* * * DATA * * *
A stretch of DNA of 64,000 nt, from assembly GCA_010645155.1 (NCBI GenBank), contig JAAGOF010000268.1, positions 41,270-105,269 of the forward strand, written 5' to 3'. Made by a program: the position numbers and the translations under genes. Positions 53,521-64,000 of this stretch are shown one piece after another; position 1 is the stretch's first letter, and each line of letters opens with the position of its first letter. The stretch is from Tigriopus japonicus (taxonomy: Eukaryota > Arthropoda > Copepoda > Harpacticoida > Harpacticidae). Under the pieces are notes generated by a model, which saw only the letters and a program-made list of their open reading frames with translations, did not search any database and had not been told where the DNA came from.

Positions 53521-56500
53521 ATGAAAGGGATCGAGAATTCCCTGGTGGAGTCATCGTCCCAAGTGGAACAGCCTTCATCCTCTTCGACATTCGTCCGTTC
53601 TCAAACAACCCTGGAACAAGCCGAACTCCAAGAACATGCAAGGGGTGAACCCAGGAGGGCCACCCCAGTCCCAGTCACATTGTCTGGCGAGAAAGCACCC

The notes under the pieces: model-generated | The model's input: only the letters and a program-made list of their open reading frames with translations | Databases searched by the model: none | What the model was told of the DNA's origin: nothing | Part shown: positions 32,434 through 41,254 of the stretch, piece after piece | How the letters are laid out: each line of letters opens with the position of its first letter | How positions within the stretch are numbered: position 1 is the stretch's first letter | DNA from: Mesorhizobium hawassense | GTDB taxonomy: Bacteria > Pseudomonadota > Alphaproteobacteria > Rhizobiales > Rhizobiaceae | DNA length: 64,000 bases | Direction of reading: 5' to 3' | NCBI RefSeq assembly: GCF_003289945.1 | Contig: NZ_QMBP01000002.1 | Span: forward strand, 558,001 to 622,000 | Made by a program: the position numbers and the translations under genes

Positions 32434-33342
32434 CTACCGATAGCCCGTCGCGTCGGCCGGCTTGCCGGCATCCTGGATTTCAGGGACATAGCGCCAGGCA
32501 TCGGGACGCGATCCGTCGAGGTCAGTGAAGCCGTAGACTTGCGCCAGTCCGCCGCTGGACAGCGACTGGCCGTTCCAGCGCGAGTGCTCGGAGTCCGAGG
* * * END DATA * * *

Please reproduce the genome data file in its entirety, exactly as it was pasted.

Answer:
A stretch of DNA of 64,000 nt, from assembly GCA_010645155.1 (NCBI GenBank), contig JAAGOF010000268.1, positions 41,270-105,269 of the forward strand, written 5' to 3'. Made by a program: the position numbers and the translations under genes. Positions 53,521-64,000 of this stretch are shown one piece after another; position 1 is the stretch's first letter, and each line of letters opens with the position of its first letter. The stretch is from Tigriopus japonicus (taxonomy: Eukaryota > Arthropoda > Copepoda > Harpacticoida > Harpacticidae). Under the pieces are notes generated by a model, which saw only the letters and a program-made list of their open reading frames with translations, did not search any database and had not been told where the DNA came from.

Positions 53521-56500
53521 ATGAAAGGGATCGAGAATTCCCTGGTGGAGTCATCGTCCCAAGTGGAACAGCCTTCATCCTCTTCGACATTCGTCCGTTC
53601 TCAAACAACCCTGGAACAAGCCGAACTCCAAGAACATGCAAGGGGTGAACCCAGGAGGGCCACCCCAGTCCCAGTCACATTGTCTGGCGAGAAAGCACCC

The notes under the pieces: model-generated | The model's input: only the letters and a program-made list of their open reading frames with translations | Databases searched by the model: none | What the model was told of the DNA's origin: nothing | Part shown: positions 32,434 through 41,254 of the stretch, piece after piece | How the letters are laid out: each line of letters opens with the position of its first letter | How positions within the stretch are numbered: position 1 is the stretch's first letter | DNA from: Mesorhizobium hawassense | GTDB taxonomy: Bacteria > Pseudomonadota > Alphaproteobacteria > Rhizobiales > Rhizobiaceae | DNA length: 64,000 bases | Direction of reading: 5' to 3' | NCBI RefSeq assembly: GCF_003289945.1 | Contig: NZ_QMBP01000002.1 | Span: forward strand, 558,001 to 622,000 | Made by a program: the position numbers and the translations under genes

Positions 32434-33342
32434 CTACCGATAGCCCGTCGCGTCGGCCGGCTTGCCGGCATCCTGGATTTCAGGGACATAGCGCCAGGCA
32501 TCGGGACGCGATCCGTCGAGGTCAGTGAAGCCGTAGACTTGCGCCAGTCCGCCGCTGGACAGCGACTGGCCGTTCCAGCGCGAGTGCTCGGAGTCCGAGG